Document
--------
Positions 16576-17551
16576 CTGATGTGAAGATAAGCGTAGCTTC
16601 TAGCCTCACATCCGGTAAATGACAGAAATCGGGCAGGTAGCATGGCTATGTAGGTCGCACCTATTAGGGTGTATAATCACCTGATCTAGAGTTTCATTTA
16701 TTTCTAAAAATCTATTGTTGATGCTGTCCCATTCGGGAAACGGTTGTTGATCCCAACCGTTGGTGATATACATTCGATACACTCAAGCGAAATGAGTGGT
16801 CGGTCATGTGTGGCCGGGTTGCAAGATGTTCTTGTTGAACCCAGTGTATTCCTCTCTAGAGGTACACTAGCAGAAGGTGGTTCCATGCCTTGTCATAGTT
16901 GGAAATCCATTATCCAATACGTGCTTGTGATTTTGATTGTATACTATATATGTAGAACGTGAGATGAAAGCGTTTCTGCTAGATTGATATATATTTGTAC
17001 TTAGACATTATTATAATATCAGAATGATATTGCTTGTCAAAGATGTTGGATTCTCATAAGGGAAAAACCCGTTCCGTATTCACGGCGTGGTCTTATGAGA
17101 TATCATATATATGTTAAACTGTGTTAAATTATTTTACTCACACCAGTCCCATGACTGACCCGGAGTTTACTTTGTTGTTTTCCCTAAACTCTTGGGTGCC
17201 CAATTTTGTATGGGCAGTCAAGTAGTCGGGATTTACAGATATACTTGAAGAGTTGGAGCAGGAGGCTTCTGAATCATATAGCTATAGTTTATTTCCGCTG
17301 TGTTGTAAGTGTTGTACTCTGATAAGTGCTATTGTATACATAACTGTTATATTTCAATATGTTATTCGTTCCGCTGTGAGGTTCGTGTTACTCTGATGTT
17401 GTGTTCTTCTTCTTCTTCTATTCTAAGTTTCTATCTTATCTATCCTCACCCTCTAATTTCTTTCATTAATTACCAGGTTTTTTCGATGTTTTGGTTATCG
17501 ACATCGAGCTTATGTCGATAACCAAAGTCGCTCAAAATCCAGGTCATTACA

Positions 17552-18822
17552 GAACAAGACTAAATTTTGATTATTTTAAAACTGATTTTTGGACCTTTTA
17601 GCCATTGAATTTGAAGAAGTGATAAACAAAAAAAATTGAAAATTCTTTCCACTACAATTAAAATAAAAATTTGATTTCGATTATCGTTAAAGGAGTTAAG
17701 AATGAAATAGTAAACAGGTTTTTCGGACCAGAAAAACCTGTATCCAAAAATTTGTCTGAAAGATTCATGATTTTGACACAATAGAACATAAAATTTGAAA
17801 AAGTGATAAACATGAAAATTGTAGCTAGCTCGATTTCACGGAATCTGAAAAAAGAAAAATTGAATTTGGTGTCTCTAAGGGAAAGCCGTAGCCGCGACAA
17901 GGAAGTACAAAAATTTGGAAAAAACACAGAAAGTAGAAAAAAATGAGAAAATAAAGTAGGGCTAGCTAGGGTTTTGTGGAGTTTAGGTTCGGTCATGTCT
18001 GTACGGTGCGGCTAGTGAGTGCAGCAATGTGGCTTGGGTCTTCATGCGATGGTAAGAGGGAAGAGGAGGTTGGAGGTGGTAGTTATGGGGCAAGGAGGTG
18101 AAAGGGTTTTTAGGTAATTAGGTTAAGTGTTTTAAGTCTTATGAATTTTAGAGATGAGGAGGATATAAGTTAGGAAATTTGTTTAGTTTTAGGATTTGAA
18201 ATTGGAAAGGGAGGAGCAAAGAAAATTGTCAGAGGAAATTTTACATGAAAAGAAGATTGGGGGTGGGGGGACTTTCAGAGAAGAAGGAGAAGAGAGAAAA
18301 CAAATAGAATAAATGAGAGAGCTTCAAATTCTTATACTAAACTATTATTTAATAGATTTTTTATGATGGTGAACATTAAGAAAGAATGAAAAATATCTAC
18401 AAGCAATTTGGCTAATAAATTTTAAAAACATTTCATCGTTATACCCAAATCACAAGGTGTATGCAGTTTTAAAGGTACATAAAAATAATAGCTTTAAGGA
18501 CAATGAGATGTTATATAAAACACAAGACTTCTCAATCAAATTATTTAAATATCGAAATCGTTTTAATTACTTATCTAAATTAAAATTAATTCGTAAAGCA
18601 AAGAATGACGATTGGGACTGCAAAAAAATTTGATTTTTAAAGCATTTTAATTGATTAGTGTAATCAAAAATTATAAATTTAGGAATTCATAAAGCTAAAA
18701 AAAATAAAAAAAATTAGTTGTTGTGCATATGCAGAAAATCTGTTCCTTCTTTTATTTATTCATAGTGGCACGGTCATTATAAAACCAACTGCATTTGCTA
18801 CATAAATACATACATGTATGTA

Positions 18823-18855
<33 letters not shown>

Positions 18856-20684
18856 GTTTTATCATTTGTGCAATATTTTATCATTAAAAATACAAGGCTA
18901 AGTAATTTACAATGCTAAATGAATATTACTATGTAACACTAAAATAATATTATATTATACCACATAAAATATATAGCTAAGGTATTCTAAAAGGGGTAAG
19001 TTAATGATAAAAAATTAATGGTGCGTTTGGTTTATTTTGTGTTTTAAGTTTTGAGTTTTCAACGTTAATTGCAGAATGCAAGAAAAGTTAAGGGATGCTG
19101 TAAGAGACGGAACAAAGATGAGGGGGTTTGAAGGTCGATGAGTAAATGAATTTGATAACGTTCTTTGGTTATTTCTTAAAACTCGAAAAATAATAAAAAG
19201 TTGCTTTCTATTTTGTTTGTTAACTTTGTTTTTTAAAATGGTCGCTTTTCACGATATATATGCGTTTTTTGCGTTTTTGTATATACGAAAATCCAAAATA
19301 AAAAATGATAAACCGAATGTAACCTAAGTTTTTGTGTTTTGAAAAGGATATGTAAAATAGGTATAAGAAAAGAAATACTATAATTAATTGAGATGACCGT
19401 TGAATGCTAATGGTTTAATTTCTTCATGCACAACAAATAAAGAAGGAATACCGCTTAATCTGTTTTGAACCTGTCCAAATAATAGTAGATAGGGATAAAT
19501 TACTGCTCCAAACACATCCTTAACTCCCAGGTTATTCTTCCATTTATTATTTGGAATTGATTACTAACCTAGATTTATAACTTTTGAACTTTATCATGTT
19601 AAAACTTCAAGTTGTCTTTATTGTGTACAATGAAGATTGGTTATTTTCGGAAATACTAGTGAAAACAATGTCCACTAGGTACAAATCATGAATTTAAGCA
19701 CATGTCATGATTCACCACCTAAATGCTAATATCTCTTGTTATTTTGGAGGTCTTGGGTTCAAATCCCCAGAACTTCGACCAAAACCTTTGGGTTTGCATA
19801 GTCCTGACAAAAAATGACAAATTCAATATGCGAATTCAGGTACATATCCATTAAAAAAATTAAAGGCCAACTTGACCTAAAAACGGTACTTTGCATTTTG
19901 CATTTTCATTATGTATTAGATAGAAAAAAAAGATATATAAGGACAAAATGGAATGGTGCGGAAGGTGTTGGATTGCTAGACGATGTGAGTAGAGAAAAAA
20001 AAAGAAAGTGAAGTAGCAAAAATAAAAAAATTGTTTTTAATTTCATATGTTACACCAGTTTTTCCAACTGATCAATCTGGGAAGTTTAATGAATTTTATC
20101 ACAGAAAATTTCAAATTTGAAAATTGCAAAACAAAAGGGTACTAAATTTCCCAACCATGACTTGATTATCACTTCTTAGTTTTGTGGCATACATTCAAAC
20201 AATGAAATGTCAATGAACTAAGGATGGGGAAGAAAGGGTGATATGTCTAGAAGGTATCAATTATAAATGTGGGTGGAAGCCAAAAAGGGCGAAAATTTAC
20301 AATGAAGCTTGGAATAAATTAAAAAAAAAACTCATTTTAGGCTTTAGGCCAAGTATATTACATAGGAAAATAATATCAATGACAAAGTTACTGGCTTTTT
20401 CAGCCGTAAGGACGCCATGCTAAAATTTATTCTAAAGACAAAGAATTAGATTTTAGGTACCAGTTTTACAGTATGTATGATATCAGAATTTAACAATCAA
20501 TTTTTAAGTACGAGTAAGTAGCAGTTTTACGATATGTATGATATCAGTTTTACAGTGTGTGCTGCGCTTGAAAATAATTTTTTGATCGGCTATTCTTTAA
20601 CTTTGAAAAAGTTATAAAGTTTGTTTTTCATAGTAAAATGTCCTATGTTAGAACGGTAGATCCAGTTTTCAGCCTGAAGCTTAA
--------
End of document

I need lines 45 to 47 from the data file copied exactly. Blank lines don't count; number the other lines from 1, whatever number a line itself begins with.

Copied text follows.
20201 AATGAAATGTCAATGAACTAAGGATGGGGAAGAAAGGGTGATATGTCTAGAAGGTATCAATTATAAATGTGGGTGGAAGCCAAAAAGGGCGAAAATTTAC
20301 AATGAAGCTTGGAATAAATTAAAAAAAAAACTCATTTTAGGCTTTAGGCCAAGTATATTACATAGGAAAATAATATCAATGACAAAGTTACTGGCTTTTT
20401 CAGCCGTAAGGACGCCATGCTAAAATTTATTCTAAAGACAAAGAATTAGATTTTAGGTACCAGTTTTACAGTATGTATGATATCAGAATTTAACAATCAA